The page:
The Irish boss says the unavailability of captain Seamus Coleman will be keenly felt on Saturday night.
– Paul Fennessy reports from Abbotstown
IRELAND BOSS MARTIN O’Neill has said Ireland’s injury issues ahead of the Denmark Nations League clash are of similar significance to those suffered by their opponents.
Totenham’s Christian Eriksen, a key player for the Danes who hit a hat-trick the last time the sides met, is set to be absent for Saturday night’s game at the Aviva with a stomach problem.
However, the Derry native pointed to Ireland’s own list of long-term absentees as an advantage for their opponents.
“[Eriksen is] a world-class player, of course, it’s true. I’m sure in the same way they would look at some of the players we have missing, a world-class player in our captain, our team, is missing, Seamus Coleman.
“And we haven’t had the services of Robbie Brady and James McCarthy for some time. We’ve some terrific footballers, including the man beside me [Jeff Hendrick], whose got some experience now, who did brilliantly in the Euros a couple of years ago. I’m thinking of [him] taking on that mantle and kicking on, not only in his own [club] career and for us at international level.”
O’Neill confirmed that Hendrick would start tomorrow’s game, and continued to suggest that he was considering switching to a 3-5-2 formation, after the 4-4-2 system failed to pay dividends during last month’s 4-1 defeat in Wales.
“I think initially club form is very important, it’s important first of all for someone to be playing in their club team and playing regularly, and to be playing at a high level. All of those things are very important. We don’t have that luxury of players playing every week, even in the Championship, we have to make adjustments. It would be great if all our players were playing in the big league and playing regularly.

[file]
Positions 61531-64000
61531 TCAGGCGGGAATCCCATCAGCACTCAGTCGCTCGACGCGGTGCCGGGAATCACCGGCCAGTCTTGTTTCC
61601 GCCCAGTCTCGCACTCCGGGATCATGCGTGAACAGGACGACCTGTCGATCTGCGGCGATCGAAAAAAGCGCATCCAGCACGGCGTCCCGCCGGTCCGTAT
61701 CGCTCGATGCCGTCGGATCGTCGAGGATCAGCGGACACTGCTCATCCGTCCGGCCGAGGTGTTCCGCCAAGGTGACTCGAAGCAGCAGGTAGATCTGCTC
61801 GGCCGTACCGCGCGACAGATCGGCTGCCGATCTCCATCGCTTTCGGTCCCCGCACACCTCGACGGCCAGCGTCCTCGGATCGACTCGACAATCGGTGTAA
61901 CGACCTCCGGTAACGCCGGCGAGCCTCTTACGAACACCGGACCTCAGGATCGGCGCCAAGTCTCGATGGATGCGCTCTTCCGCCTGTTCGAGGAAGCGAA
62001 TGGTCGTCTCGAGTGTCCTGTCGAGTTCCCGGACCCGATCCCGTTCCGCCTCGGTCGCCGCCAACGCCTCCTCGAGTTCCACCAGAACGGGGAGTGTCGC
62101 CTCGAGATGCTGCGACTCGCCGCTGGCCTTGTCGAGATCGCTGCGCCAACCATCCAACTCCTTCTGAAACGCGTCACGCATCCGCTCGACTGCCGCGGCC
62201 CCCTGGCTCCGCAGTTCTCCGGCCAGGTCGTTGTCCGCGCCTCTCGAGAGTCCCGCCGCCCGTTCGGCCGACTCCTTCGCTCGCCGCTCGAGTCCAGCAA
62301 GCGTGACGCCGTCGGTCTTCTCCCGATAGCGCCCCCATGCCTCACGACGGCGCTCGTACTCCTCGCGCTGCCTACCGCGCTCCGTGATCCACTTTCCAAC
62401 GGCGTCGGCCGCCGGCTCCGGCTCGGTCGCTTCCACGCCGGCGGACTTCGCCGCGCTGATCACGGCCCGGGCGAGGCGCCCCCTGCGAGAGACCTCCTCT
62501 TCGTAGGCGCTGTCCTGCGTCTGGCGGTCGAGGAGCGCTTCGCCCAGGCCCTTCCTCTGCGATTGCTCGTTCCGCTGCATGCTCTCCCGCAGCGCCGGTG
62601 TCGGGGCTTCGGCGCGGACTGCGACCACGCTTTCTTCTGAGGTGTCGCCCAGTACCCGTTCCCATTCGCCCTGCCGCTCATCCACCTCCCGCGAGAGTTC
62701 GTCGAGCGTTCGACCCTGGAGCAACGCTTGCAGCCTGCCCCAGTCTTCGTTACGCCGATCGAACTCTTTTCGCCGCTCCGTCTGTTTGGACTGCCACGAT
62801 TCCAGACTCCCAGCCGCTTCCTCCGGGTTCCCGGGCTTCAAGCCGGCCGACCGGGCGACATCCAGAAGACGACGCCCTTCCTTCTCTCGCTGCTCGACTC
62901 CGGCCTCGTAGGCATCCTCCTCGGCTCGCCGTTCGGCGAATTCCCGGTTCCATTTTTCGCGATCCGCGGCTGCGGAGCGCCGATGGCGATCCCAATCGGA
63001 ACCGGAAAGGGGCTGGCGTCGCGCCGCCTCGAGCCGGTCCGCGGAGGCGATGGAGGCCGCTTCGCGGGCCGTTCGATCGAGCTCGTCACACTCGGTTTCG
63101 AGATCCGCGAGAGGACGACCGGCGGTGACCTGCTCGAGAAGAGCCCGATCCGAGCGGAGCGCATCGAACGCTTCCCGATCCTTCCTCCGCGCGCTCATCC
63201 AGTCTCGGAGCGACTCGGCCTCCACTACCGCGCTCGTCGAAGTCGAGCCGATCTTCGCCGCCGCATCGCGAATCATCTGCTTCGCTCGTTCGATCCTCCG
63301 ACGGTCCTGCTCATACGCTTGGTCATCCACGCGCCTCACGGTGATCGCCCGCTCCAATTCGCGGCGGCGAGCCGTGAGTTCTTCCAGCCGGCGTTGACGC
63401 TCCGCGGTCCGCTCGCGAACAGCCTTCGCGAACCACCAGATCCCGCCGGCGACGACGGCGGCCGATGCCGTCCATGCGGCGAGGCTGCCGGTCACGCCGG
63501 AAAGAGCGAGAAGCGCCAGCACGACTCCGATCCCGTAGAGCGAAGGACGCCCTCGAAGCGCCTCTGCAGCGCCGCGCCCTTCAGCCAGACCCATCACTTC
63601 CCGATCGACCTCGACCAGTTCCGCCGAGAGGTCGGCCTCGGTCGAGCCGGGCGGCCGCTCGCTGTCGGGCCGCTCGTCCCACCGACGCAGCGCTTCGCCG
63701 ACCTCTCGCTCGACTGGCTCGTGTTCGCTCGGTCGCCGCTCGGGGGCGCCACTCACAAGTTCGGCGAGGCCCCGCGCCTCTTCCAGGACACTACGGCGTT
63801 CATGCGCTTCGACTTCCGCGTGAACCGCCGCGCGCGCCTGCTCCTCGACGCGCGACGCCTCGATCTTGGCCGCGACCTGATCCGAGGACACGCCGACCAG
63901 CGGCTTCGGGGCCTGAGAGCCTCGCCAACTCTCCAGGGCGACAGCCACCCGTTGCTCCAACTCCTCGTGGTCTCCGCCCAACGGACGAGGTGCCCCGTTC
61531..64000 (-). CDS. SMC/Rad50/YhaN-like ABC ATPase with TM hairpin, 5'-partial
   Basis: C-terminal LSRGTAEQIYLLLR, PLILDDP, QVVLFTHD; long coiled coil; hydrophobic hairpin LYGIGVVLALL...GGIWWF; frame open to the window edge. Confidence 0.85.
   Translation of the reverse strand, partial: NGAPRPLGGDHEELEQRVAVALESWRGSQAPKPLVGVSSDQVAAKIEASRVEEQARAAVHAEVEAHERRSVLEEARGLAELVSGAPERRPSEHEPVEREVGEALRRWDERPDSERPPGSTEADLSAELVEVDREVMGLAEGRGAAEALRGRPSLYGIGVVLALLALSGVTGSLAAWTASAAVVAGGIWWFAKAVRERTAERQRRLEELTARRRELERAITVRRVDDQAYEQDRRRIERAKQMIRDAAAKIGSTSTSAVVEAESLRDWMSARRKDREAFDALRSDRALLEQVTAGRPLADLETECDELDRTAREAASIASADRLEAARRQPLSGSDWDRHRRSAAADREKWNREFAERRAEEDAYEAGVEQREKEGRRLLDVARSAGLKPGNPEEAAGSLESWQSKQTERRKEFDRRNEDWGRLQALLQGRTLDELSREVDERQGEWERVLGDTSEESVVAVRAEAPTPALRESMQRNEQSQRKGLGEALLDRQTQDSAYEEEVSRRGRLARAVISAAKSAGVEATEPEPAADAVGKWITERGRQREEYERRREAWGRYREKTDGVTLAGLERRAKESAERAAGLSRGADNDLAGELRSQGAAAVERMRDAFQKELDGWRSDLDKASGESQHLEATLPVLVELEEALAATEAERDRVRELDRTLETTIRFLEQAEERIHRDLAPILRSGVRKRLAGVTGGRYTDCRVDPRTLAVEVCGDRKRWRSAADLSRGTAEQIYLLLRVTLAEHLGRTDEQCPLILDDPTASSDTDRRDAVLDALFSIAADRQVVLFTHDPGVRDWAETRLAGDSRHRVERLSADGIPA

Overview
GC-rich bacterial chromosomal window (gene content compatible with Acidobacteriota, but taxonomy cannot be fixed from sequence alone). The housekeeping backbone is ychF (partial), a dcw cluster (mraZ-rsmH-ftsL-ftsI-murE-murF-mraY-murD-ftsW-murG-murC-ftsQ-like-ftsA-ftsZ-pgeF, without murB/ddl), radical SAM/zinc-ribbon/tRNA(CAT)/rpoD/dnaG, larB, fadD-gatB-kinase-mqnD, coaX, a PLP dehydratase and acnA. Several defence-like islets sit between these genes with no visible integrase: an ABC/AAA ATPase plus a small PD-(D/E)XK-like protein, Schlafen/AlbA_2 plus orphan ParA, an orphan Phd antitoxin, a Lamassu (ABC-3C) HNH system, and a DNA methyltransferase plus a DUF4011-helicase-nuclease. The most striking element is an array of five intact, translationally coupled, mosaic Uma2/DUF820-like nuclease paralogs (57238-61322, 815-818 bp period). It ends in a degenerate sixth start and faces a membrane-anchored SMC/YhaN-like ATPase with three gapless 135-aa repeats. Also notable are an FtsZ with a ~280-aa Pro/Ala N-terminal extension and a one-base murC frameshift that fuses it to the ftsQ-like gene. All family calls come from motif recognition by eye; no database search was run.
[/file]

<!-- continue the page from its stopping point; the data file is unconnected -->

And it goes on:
“Some of the players who did fine for us in Poland, less than a month ago, find themselves not starting in their teams at Championship level. They have to come back, re-adjust, and get prepared again. Those things take a bit of time. It’s something we might not have a great deal of. Jeff mentioned we came in and had three or four days training which is great. But psychologically we might have players who haven’t started for their clubs, they are forced into this games here and they have to adjust and apply themselves.”
In addition, reflecting on the painful 5-1 World Cup play-off defeat to the Danes in Dublin last November, O’Neill suggested Ireland could have won the game had things turned out differently.
“We took the confidence from Copenhagen and took the lead and my own view is we had a chance to make it 2-0 and had James McClean’s chance gone in, we would have gone to Russia. That said, Denmark fought back, great credit to them, which meant we had to chase the game in the second half and we got picked off in the match. We had a world-class performance from a world-class player [Eriksen] who was simply sublime on the night.”
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